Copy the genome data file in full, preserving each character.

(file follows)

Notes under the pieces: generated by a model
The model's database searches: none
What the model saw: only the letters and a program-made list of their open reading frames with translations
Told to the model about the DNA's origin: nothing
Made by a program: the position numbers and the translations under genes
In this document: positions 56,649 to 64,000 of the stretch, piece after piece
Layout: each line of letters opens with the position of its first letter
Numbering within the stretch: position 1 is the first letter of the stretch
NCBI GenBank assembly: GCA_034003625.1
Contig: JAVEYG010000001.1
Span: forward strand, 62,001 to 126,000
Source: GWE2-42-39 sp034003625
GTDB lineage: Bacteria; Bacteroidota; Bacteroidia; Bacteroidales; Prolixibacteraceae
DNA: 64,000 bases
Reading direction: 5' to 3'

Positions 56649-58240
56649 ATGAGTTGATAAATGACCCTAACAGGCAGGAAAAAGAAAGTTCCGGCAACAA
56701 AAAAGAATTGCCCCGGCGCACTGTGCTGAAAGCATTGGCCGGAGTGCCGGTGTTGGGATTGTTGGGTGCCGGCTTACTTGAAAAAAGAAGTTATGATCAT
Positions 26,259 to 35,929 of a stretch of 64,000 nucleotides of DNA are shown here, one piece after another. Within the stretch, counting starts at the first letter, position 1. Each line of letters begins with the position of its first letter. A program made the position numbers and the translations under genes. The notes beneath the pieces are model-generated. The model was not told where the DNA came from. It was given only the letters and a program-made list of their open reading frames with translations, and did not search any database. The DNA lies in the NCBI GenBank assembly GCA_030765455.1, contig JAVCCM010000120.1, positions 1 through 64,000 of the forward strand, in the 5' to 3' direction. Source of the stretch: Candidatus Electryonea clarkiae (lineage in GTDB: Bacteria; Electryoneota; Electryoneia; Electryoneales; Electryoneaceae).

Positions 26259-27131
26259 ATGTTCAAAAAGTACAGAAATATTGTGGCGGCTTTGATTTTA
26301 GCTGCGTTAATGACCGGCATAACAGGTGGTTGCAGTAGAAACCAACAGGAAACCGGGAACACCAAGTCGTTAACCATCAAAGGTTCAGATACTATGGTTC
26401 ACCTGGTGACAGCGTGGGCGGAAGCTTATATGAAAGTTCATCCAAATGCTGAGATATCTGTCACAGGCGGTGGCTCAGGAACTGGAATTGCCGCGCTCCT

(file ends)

Notes under the pieces: generated by a model
The model's database searches: none
What the model saw: only the letters and a program-made list of their open reading frames with translations
Told to the model about the DNA's origin: nothing
Made by a program: the position numbers and the translations under genes
In this document: positions 56,649 to 64,000 of the stretch, piece after piece
Layout: each line of letters opens with the position of its first letter
Numbering within the stretch: position 1 is the first letter of the stretch
NCBI GenBank assembly: GCA_034003625.1
Contig: JAVEYG010000001.1
Span: forward strand, 62,001 to 126,000
Source: GWE2-42-39 sp034003625
GTDB lineage: Bacteria; Bacteroidota; Bacteroidia; Bacteroidales; Prolixibacteraceae
DNA: 64,000 bases
Reading direction: 5' to 3'

Positions 56649-58240
56649 ATGAGTTGATAAATGACCCTAACAGGCAGGAAAAAGAAAGTTCCGGCAACAA
56701 AAAAGAATTGCCCCGGCGCACTGTGCTGAAAGCATTGGCCGGAGTGCCGGTGTTGGGATTGTTGGGTGCCGGCTTACTTGAAAAAAGAAGTTATGATCAT
Positions 26,259 to 35,929 of a stretch of 64,000 nucleotides of DNA are shown here, one piece after another. Within the stretch, counting starts at the first letter, position 1. Each line of letters begins with the position of its first letter. A program made the position numbers and the translations under genes. The notes beneath the pieces are model-generated. The model was not told where the DNA came from. It was given only the letters and a program-made list of their open reading frames with translations, and did not search any database. The DNA lies in the NCBI GenBank assembly GCA_030765455.1, contig JAVCCM010000120.1, positions 1 through 64,000 of the forward strand, in the 5' to 3' direction. Source of the stretch: Candidatus Electryonea clarkiae (lineage in GTDB: Bacteria; Electryoneota; Electryoneia; Electryoneales; Electryoneaceae).

Positions 26259-27131
26259 ATGTTCAAAAAGTACAGAAATATTGTGGCGGCTTTGATTTTA
26301 GCTGCGTTAATGACCGGCATAACAGGTGGTTGCAGTAGAAACCAACAGGAAACCGGGAACACCAAGTCGTTAACCATCAAAGGTTCAGATACTATGGTTC
26401 ACCTGGTGACAGCGTGGGCGGAAGCTTATATGAAAGTTCATCCAAATGCTGAGATATCTGTCACAGGCGGTGGCTCAGGAACTGGAATTGCCGCGCTCCT